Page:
Talib Kweli is one of the few rappers making music that speaks volumes and is still commercially feasible at the same time. The Brooklyn rapper came onto the music scene in the late 1990’s as a member of Black Star, educating and entertaining people with his music, which is perhaps why he was named by Jay Z and 50 Cent as their favourite rapper.
After the release of many albums and singles, himself and long time manager Corey Smith launched Blacksmith Music, signing an exclusive deal with Warner Bros with artists such as the highly respected female rapper Jean Grae, and super group Strong Arm Steady which includes Xzibit, Krondon, Mitchy Slick and Phil The Agony. Talib Kweli’s new album ‘Prisoner Of Conscious’ will be out this year, with the first song off it ‘Distractions,’ released two months ago. Talib will be back in the UK this month on tour, with support from Lowkey and Mic Righteous.
1. Your first name in Arabic means ‘student’ or ‘seeker’. Do you feel that you have lived up to this name, and if so what would you consider that you are a student of?
I strive to live up to my name. Sometimes I do, sometimes I don’t. I always study details so I am a student of everything I see. But mostly of music.
2. How would you order money, power, and respect if you had to list them in order of importance and why?
Respect, Power, Money. Success is measured in happiness not paper. The power that a respected man commands trumps the power a rich man commands. It’s in the long run, so it’s hard for people to see.
3. Do you think that it is possible to achieve money, power and respect without any compromise?
Depends on what compromise you mean because everyone compromises something in life even you and I, but if you mean without compromising integrity, then certainly yes.
4. Do you feel that your educated background ever made it harder for more impoverished listeners to relate to your content?
Yes, I feel that there are times when my lyrics may get too nerdy, but I feel I’ve learned how to embrace it without alienating the listener who may not get it. This took time, and it wasn’t easy.
5. What do you feel your position and role in hip hop is?
I feel like I’m a connector. I connect with like-minded artists like Yasiin, Hi Tek, Kanye, Mad Lib, Jean Grae, Common, The Roots etc and I feel I somehow keep these artists connected. I also find a way to connect with artists who do different genres of hip hop than what I do, and newer artists as well.
6. What section of society do you think your music appeals to most?
Those who appreciate quality. Regardless of age, race, creed or region.
7. You are often described as the most underrated artist in hip hop. Would you agree with this appraisal and why do you think this is?
There are artists more underrated than me. But I certainly ain’t overrated I know that much.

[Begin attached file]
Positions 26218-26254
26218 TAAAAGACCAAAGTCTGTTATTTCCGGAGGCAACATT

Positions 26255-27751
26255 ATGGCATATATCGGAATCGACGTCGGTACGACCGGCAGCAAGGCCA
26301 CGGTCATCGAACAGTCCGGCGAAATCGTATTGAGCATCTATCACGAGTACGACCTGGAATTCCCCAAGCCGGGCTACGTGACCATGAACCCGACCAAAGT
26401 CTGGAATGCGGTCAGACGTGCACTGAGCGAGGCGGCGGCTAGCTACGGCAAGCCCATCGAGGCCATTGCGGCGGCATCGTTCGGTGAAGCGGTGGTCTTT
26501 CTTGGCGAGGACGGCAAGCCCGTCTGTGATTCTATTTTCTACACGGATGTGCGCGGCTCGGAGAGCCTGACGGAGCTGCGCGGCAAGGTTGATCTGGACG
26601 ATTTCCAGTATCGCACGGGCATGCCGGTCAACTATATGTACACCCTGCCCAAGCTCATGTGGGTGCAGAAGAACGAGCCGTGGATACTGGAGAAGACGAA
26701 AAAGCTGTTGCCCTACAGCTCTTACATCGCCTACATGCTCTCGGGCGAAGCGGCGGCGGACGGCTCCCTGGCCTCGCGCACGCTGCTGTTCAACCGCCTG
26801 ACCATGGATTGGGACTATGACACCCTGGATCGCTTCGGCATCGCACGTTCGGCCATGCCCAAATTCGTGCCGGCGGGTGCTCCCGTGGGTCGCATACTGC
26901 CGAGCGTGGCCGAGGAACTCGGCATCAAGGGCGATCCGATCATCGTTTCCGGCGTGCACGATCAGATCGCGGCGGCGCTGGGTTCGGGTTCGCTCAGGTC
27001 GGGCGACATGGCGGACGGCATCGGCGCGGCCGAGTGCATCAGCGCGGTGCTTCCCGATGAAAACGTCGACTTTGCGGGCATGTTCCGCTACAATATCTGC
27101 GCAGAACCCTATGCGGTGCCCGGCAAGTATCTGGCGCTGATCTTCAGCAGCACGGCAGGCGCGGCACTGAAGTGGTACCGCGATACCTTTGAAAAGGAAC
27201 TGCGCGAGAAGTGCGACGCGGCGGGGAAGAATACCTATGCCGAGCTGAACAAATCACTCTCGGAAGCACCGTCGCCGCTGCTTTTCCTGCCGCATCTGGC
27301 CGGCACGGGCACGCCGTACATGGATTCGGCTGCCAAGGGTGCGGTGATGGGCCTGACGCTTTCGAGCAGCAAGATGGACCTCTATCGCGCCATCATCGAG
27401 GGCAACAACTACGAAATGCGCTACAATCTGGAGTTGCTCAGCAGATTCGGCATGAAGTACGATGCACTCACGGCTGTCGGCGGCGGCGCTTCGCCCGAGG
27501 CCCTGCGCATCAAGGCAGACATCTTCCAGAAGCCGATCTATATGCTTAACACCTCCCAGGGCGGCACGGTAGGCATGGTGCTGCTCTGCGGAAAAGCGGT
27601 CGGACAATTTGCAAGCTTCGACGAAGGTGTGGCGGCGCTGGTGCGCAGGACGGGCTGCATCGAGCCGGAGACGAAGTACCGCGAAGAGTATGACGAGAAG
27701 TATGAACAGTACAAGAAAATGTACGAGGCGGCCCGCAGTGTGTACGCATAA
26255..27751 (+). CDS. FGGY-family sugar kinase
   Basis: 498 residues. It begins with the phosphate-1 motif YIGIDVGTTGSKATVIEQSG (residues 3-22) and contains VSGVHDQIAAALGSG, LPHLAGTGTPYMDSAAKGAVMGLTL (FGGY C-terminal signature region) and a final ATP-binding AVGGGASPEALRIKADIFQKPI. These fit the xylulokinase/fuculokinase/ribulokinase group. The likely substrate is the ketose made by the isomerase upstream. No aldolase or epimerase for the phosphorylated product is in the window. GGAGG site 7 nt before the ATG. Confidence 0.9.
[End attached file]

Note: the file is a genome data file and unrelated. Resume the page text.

8. As your career has progressed and moved forward your content has naturally evolved. Do you feel any pressure or constraints to stay true to the style and content that people first fell in love with?
I like the sound I’ve developed over the years, I enjoy it. On top of that I feel that I owe something to the people who have invested in my sound over the years. So I will always have an album or mix tape or something out that represents that style. But as an artist I get bored easily and have to try new stuff, whether fans like it or not. It’s always about striking a balance.
9. Jay Z formerly shouted you out on ‘Moment Of Clarity,’ and you responded on ‘Ghetto Show.’ How did it feel to have your lyricism appreciated and publicly praised by arguably hip hops most successful artist?
It felt right. Jay Z has always been one of my favorites from Original Flavor days, and I always looked to him as an example. Still do.
10. What were the reasons that led to you selecting Lowkey and Mic Righteous to support you on your UK tour?
I didn’t select them; I usually am not involved with the selection of openers. But I am glad they were chosen. I’ve heard great things from them and I look forward to sharing the stage with them.
11. You will be touring in the UK soon. Where in the world would you next like to go on tour that you haven’t been to yet?
Iceland. Or the Middle East.
12. What single character trait or attribute do you most respect in another artist?
13. What are you liking about the UK hip hop scene at the moment?
Not really up on the UK scene. But Low Key and Mic Righteous are both ill, and I’m not just saying that because they are on the bill. I rock with Kano too, and my man Sway.
14. Any plans for a future collaboration with any UK artists?
I get down with whoevers nice and serious about getting down.
15. Following ‘Prisoner of Conscious,’ what is next for Talib Kweli?
San Juan. I want to move to Puerto Rico.
Quick Fire Round
- Artists you respect the most?
- Most powerful person in hip hop?
- What would you prefer money, power or respect?
- What can’t money buy?
Interview by Shireen Fenner
‘Prisoner of Conscious’ is out this year
Follow Talib Kweli on Twitter @TalibKweli